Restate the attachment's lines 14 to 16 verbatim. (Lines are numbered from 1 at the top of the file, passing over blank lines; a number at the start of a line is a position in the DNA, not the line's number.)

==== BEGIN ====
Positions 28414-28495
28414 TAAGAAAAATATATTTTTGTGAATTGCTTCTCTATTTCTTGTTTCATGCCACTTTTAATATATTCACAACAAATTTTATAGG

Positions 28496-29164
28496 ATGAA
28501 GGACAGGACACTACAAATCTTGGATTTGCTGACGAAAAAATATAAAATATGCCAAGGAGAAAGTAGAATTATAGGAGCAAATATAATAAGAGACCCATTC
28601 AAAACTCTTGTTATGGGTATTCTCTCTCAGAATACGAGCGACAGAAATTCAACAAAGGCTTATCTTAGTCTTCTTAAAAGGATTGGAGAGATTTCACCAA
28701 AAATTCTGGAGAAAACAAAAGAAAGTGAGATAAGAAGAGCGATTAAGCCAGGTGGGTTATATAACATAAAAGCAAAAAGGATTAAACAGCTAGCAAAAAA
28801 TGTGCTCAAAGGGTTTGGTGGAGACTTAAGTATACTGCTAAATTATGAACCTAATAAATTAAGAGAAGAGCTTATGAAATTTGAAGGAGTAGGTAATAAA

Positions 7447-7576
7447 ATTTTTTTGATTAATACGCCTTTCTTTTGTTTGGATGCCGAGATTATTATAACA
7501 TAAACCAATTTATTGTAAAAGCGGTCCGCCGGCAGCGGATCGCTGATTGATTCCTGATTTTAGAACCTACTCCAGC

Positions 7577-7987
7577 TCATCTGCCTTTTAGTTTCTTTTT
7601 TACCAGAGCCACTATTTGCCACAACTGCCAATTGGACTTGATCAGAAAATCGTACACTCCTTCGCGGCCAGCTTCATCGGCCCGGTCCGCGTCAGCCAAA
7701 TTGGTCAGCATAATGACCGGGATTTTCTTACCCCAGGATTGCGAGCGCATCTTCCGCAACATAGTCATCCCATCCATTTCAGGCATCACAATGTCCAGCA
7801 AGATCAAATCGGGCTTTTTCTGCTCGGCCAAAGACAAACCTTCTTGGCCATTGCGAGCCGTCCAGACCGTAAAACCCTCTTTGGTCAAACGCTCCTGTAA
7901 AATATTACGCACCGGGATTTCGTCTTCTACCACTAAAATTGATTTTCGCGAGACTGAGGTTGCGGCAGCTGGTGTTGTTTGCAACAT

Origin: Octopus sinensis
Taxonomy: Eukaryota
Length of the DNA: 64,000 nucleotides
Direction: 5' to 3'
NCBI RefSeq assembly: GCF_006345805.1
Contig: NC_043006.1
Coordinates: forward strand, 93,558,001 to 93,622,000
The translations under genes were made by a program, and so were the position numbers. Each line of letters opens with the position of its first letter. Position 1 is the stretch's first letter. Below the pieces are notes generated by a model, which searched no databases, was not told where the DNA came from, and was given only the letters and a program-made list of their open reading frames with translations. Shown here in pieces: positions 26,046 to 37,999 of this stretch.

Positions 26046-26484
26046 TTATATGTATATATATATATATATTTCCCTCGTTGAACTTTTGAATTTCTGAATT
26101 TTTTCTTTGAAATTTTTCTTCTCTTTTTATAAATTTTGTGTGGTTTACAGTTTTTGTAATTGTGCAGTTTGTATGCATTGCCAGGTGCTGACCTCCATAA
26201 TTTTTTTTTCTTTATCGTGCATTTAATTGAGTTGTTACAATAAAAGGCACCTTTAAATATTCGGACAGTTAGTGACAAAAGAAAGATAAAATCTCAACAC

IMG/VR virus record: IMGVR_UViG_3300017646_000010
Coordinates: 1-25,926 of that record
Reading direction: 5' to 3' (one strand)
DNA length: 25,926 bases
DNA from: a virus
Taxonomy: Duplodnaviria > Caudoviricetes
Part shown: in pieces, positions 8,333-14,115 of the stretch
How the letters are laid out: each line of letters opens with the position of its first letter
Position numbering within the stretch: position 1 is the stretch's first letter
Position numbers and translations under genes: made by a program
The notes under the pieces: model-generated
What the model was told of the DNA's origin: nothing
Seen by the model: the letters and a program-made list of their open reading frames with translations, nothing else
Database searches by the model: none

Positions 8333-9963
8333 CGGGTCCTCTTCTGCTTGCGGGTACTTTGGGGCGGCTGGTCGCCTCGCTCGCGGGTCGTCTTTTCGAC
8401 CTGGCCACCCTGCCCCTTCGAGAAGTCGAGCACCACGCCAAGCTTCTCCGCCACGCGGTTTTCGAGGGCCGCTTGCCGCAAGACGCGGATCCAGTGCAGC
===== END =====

7601 TACCAGAGCCACTATTTGCCACAACTGCCAATTGGACTTGATCAGAAAATCGTACACTCCTTCGCGGCCAGCTTCATCGGCCCGGTCCGCGTCAGCCAAA
7701 TTGGTCAGCATAATGACCGGGATTTTCTTACCCCAGGATTGCGAGCGCATCTTCCGCAACATAGTCATCCCATCCATTTCAGGCATCACAATGTCCAGCA
7801 AGATCAAATCGGGCTTTTTCTGCTCGGCCAAAGACAAACCTTCTTGGCCATTGCGAGCCGTCCAGACCGTAAAACCCTCTTTGGTCAAACGCTCCTGTAA